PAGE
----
Mary Wollstonecraft and Mary Shelley: Writing Lives

By Helen M. Buss; D. L. Macdonald et al. | Go to book overview

“Unconceiving Marble”: Anatomy and
Animation in Frankenstein
and The Last Man

Anne McWhir

To write a novel whose hero brings a creature to life is to write life twice—once in the narrative events, and once in the authorial labour that mirrors dissection, obsession, and construction. In Frankenstein, Mary Shelley writes her “hideous progeny”1 into textual life, while her modern Prometheus constructs an artificial creature out of the body of death. Recognizing the parallel between these creative acts, however, one also recognizes the difference between a metaphor of birth and one of construction: Shelley implies that she has given birth to a monstrous text; her Prometheus, like his classical prototype (though using different materials), constructs his creature. Through her metaphor, Shelley reminds us that reproduction is primarily a physical process, not just the mass-production or replication of artifacts. Whereas creating life can be a labour of the will (like Frankenstein's construction of the creature) or of the imagination (as in most romantic aesthetic theory), it is most fundamentally a labour of the body bound to time. Considering the creature in Frankenstein as a product of life writing, this essay will explore the limits of artificial creation and its relation to the time-bound processes of conception, gestation, and birth. Further, it will consider the conclusion of The Last Man, amid the stat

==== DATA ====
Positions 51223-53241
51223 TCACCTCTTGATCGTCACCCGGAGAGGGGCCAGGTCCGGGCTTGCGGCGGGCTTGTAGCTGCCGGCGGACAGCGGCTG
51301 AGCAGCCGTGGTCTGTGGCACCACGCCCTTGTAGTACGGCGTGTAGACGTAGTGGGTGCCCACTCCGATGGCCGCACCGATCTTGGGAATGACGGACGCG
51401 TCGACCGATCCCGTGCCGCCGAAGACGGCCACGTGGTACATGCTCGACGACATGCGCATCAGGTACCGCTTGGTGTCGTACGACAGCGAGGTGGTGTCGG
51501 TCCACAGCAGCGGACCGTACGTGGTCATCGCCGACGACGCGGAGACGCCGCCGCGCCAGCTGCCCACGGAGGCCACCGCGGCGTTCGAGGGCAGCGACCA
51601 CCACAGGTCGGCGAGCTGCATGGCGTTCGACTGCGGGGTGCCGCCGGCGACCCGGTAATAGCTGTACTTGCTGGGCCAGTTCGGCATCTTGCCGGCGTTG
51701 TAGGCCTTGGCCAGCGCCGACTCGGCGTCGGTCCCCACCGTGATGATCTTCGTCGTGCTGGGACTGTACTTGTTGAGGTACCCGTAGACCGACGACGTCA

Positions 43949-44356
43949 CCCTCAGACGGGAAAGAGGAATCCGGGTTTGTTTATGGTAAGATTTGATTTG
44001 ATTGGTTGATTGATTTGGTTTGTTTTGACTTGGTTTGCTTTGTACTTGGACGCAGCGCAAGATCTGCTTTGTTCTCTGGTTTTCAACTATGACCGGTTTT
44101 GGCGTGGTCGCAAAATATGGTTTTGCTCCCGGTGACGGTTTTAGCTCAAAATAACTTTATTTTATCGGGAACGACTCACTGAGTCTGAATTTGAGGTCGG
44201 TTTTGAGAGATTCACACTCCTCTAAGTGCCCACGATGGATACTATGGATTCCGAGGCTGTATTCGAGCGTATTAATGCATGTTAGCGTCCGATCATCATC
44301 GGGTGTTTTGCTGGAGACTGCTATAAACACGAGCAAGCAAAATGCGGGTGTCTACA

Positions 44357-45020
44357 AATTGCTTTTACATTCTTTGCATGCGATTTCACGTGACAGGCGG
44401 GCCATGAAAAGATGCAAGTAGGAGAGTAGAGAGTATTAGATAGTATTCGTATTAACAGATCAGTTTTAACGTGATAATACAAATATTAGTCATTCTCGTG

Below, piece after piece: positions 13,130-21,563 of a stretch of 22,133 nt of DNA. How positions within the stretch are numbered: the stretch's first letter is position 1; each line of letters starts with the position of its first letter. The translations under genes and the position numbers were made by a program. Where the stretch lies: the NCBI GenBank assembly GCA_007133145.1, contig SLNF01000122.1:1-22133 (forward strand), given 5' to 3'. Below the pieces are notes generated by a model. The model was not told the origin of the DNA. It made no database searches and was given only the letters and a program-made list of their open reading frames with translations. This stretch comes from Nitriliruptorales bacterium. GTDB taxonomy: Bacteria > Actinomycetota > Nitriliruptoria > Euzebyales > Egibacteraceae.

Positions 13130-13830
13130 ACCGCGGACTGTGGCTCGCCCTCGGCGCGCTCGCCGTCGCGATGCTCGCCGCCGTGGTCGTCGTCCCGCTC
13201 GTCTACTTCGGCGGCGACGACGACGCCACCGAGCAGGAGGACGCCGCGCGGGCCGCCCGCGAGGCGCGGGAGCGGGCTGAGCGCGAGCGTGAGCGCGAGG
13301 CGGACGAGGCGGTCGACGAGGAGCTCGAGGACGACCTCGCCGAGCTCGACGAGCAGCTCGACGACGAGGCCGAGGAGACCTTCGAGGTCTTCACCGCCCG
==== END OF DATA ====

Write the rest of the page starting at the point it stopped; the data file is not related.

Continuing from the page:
Notes are on pp. 173–75.

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